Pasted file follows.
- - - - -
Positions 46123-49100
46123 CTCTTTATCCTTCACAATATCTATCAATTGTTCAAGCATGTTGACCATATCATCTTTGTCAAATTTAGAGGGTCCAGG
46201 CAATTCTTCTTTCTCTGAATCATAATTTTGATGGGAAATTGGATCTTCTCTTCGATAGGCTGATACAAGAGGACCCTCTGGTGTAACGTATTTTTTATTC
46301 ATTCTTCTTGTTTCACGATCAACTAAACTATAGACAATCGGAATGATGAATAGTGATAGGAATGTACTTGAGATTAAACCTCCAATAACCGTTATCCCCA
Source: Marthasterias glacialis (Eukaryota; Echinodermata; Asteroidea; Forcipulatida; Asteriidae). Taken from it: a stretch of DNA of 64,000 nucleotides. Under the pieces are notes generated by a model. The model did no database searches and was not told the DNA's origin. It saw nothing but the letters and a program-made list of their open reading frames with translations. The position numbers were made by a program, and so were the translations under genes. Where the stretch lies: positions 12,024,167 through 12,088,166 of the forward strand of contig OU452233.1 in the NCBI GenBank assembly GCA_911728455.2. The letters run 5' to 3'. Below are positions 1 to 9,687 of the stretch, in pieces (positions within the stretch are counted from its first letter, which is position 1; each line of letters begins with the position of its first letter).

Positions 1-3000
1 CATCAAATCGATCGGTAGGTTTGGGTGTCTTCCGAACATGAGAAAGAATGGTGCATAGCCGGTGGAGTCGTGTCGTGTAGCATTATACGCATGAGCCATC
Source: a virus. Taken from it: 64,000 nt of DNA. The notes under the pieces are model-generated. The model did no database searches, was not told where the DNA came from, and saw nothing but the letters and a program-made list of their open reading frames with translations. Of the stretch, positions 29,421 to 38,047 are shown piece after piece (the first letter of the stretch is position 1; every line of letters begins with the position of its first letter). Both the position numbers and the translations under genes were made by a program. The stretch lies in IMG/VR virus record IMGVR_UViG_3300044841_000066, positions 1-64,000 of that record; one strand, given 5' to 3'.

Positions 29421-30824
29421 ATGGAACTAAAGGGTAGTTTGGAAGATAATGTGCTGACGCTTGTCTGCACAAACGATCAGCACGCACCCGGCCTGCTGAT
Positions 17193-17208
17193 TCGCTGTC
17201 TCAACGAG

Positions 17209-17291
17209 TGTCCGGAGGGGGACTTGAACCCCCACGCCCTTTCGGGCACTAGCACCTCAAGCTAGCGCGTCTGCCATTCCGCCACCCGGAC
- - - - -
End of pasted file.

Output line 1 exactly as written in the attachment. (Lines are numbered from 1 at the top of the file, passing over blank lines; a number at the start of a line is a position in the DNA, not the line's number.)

Positions 46123-49100